Love and the Destroyer.
Wednesday, February 20, 2008
The school teacher didn't want to think too long and too hard about evil, didn't want to dwell on it. Too much broody thought might mislead him into concluding that his race of women and men is done gone mad.
But he knew the devil was out there, creeping about the land, searching for perpetrators.
Truth be told, the act of meditation, for all its purported merits, can send one to the edge. At the edge they're pushing hard against you. At the edge they can make you topple and fall. At the edge you can push back, but then what'll that get you?
"Let the force of violence flow past you like water over rock," said the woman whose face is reflected in the mirror.
If one is impotent in the act of life, then how potent is the rigid gun? The murderer's illusion of omnipotence conceals the misery of personal powerlessness and a fatal fear of life.
The One Certainty.
"The destroyer wants to do away with a person, to eliminate him, to destroy life itself," Dr. Fromm wrote in his 1973 treatise, The Anatomy of Human Destructiveness. "Life frightens him precisely because it is by its very nature unpredictable and uncertain. It is structured but it is not orderly; there is only one certainty in life: that all men die. Love is equally uncertain. To be loved requires a capacity to be loving oneself, to arouse love, and it implies always a risk of rejection and failure."
For the destroyer, the act of murdering unarmed students during a surprise attack in a classroom forestalls any opportunity on the part of T H E OT H E R S to extend the cold shoulder of rejection. Caught on the blunt end of a speeding bullet, who among the intended can refuse to recognize the killer's presence and his cruel power? How can the murderer see himself as a failure amid the carnage he has so successfully wrought?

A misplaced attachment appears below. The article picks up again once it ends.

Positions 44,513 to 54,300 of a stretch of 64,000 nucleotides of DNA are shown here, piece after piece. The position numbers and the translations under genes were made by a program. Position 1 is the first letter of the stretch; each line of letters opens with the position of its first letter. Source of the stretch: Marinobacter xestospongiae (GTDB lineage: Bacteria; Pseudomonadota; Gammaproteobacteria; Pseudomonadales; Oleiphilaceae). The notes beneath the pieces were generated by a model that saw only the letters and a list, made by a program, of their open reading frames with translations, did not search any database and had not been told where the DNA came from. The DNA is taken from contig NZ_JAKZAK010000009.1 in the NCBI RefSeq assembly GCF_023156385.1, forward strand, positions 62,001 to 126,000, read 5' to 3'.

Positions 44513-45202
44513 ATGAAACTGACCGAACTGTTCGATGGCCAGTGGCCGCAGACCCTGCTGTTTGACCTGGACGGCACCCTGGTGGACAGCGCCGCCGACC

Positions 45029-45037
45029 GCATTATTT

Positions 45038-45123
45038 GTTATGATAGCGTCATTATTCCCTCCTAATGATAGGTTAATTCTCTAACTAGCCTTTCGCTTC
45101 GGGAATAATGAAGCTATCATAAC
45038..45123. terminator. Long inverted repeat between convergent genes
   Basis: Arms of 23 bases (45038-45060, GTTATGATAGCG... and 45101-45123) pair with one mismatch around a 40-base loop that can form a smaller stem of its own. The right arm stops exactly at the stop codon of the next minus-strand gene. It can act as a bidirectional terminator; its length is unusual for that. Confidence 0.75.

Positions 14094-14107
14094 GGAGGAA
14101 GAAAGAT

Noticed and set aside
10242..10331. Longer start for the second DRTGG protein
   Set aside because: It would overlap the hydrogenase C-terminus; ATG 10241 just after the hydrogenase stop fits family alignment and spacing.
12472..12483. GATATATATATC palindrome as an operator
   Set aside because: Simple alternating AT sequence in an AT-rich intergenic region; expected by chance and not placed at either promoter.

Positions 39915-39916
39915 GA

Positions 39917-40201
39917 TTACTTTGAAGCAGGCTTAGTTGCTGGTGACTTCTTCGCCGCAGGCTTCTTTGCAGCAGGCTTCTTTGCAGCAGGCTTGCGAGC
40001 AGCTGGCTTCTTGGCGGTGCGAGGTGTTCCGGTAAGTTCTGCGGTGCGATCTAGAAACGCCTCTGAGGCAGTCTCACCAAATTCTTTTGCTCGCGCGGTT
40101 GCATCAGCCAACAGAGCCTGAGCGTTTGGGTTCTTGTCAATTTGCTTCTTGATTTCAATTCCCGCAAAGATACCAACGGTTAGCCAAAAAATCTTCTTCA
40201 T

I don't know if we're in a garden
or on a crowded avenue.
You are here, so am I,
maybe millions of people go by,
but they all disappear from view,
and I only have eyes for you.
Devil Be Gone.
Some of you don't believe there's a devil, do you? He's one of those religious spirits you just can't fit into your secular sensibility. How about evil? Is your determinism so strong that you slay the Will, leaving us all at the mercy of whim, chance, consequence?
Kazmierczak's former girlfriend, Jessica Baty, told CNN on Sunday that he had stopped taking Prozac because 'he said it made him feel like a zombie.'
Forty-eight bullets and six shotgun shells were discharged from the instruments of destruction, the two pistols and a shotgun, leaving in their leaden wake five murdered students and one pathetic suicide, the webpaper reported about the incident at Northern Illinois University.
Arriving at the classroom with one hundred others to listen to a lecture about ocean science on the afternoon of Saint Valentine's Day were the doomed students: Daniel, Catalina, Ryanne, Julianna, and Gayle. Three were age twenty, one nineteen, another thirty-two. The lesson would be their last, culminating near the end of the three o'clock hour in a cruel and bitter activity, an exercise in finality based on the work of a daughter of Night, Atropos, the third Fate who appears without warning and cannot be turned away. She snips the thread of life at the appointed time.
"Fate inevitable subdues us," Belial the beguiler declaimed at the debate of the devils, Milton's Paradise Lost, Book Two, lines 197-198. An academic exercise? Sure it is.
"Death . . . destruction . . . ruin," the Oxford English states.
The murderer, drained of serotonin and dressed in black, kicked upon a door, strode to the front of the auditorium-style classroom, and began to shoot. He walked up one aisle, along the back row, and back down to the stage. The bullets he let loose on his afternoon stroll struck twenty students and the teacher. At the end, erect on the stage, with no one left to chase and no one left standing, he became the suicide.
Show This, Not! That.
"Spare us the gory details," shouts the woman reflected in the mirror. "Show us the crime scene from afar, the yellow tape and flashing lights, the clusters of official deconstructionists standing on pavement beside banks of old snow. Let us watch the talking heads with their pious frowns, and hear the words of the experts, and listen to the young eyewitnesses describe the chaos. See them revel in their moment of televised fame! Let us gaze upon the safe aftermath, the bodies wrapped in cloth and plastic being wheeled to the ambulances, the beefy officers in black with rifles at the ready, racing to and fro like antibodies under the microscope — and not! the bits of shotgun-blasted brain, not! the streams of thickening blood on the public school floor, not! the moaning of the wounded, curled like a foetus, trembling."